Angelarium x Nima - Cross Promotion in Action
Over the last 2 years, I’ve only ever made artwork for Angelarium. No fan art, no commissions, no freelance. It’s been great but I'm developing an itch.
The success of the project has had the wonderful side effect as well. By voting with their money, the fans of Angelarium have completely priced me out of the freelance market. There is no client I’ve encountered that can come close to matching the value that my fans put on my work. Getting to tell a bunch of low ball commissioners ‘no’ has been a pleasure but I’m starting to wonder if I’m building too high a wall around myself. I really do want to work on other projects sometimes, but it’s hard to justify when the pay is so much lower.
Meanwhile, I’ve been trying to reach out to other creators with similar sized audiences to cross-promote between our projects. As a means of advertising, this is probably effective but so far it’s been a dead end. As soon as I mention that I want them to advertise for me, the door gets slammed shut. I can’t blame them. A total stranger cold calling me and asking for access to my mailing list would likely get the same response.
The solution to both these problem might lay in collaboration. I want to start working more collaboratively with other indie artists, musicians and game developers. My first foray into this sort of collaboration is with Ross Tran, who is currently Kickstarting his first artbook. Ross already has a huge audience, which is part of why it’s tempting to get involved but I also wanted to work with him because I feel it's an opportunity to support an emerging IP.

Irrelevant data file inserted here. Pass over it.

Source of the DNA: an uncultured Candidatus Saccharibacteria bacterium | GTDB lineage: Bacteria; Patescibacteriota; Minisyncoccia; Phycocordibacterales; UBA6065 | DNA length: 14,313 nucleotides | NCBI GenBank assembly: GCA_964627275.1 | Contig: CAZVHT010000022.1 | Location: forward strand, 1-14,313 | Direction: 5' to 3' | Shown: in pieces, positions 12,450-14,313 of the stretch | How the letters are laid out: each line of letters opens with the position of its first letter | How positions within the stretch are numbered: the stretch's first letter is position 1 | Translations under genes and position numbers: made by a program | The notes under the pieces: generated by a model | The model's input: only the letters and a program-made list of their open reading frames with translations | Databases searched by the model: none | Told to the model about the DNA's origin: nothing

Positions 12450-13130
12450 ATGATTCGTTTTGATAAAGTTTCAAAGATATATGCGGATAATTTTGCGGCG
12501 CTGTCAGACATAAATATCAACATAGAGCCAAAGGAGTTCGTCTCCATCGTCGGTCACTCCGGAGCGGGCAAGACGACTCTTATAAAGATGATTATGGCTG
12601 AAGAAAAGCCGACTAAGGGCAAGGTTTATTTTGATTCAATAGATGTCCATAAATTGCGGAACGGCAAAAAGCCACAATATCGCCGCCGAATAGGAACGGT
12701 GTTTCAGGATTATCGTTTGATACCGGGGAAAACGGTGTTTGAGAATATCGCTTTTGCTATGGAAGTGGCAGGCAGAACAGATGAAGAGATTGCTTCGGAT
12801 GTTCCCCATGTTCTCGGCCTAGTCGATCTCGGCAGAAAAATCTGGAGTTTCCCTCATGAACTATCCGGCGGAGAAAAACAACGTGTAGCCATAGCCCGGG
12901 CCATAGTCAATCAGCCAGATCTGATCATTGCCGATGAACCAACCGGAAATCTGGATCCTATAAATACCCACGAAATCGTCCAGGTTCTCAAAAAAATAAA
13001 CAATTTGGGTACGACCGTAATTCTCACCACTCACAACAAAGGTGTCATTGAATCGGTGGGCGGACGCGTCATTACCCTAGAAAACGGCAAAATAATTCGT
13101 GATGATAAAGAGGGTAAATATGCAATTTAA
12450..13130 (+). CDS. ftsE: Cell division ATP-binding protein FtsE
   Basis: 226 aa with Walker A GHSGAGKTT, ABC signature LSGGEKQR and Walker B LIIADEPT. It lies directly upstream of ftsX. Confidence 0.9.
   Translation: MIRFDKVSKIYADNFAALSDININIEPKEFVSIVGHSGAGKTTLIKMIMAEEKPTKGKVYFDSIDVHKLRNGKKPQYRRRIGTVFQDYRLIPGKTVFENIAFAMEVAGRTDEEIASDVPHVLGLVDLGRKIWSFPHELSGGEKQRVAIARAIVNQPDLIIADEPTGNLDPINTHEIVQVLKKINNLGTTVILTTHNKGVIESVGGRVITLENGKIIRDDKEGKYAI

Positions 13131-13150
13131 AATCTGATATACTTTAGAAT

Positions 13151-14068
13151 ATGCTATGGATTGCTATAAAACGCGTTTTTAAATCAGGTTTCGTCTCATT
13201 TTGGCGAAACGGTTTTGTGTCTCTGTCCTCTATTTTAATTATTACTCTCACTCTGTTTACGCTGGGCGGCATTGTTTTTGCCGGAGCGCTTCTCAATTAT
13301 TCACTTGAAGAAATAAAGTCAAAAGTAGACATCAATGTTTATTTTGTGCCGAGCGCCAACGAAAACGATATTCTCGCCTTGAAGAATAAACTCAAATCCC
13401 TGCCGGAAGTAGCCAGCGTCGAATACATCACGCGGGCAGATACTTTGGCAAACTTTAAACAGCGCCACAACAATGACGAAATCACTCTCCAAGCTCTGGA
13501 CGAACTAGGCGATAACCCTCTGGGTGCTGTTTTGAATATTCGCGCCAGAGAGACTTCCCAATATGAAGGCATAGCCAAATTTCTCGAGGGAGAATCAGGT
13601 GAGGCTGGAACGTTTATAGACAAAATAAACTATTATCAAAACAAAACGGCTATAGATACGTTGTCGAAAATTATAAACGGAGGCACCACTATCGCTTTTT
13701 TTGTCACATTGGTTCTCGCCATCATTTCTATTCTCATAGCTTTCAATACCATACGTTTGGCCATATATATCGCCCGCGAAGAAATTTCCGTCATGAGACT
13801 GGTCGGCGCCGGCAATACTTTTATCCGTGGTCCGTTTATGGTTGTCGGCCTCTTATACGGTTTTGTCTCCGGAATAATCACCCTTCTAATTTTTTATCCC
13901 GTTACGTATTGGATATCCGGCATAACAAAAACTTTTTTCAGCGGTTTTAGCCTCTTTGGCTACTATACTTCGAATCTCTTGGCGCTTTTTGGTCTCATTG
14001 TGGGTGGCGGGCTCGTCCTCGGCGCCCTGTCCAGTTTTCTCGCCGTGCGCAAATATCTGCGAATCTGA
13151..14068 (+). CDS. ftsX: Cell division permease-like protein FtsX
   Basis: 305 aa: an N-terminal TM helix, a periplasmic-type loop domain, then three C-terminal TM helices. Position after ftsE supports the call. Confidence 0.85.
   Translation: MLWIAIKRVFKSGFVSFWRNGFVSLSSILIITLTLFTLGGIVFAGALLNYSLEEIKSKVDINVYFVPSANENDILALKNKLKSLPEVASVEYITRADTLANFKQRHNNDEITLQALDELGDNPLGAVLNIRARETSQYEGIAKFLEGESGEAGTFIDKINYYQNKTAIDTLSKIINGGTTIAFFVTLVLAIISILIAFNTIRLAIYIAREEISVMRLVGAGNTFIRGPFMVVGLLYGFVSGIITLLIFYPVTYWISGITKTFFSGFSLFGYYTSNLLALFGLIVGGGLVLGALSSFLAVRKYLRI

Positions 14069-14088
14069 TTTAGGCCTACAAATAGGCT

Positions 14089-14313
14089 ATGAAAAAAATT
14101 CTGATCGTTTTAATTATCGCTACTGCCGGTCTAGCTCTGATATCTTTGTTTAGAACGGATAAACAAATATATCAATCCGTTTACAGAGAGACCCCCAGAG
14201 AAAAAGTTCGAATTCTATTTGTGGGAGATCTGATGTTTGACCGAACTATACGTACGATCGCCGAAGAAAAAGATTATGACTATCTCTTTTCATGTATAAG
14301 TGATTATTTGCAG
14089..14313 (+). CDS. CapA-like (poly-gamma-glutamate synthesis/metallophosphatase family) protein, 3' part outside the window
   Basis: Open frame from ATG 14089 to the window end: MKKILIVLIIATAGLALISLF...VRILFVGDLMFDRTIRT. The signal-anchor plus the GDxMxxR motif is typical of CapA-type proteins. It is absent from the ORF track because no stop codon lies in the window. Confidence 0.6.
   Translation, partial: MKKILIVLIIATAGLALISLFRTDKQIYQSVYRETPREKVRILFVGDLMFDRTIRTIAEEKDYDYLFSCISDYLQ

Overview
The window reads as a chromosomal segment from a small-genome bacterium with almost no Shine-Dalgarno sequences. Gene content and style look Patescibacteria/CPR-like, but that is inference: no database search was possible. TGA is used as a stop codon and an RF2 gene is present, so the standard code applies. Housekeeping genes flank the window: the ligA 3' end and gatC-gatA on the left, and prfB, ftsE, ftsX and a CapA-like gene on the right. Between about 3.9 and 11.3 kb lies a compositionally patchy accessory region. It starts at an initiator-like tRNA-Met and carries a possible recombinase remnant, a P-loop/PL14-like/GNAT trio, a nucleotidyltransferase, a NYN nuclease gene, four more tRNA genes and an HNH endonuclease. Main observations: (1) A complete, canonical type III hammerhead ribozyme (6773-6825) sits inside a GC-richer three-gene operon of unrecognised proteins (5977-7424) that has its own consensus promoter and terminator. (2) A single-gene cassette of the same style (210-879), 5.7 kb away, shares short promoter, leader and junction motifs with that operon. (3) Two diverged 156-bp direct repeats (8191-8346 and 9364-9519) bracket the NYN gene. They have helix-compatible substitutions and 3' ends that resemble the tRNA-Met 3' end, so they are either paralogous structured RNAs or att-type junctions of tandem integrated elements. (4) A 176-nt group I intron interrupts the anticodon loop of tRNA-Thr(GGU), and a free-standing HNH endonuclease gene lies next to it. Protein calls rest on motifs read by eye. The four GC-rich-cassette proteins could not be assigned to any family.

Instead of trying to structure an advertising exchange, I’ve offered up the my art and my advertising channels without a specific expectation of reward. My hope is that by contributing to help to a fellow creator, that I’ll help build a culture more rich with collaboration in our industry. If I can add significantly to the reach of his project, the experiment will be a success. If it builds towards equal reciprocation, all the better.
Being indie is tough, but I think we can make it easier on each other. I keep imagining a world where independent artists are showing up in each other’s projects all the time. Collectively pooling our audiences together is not a zero sum game. Rather than averaging out the attention each creator gets, sharing and collaborating have the effect of magnifying each other’s efforts without any cost. If this sort of thing becomes normal, I think we can all have a better shot at keeping our pirate ships afloat.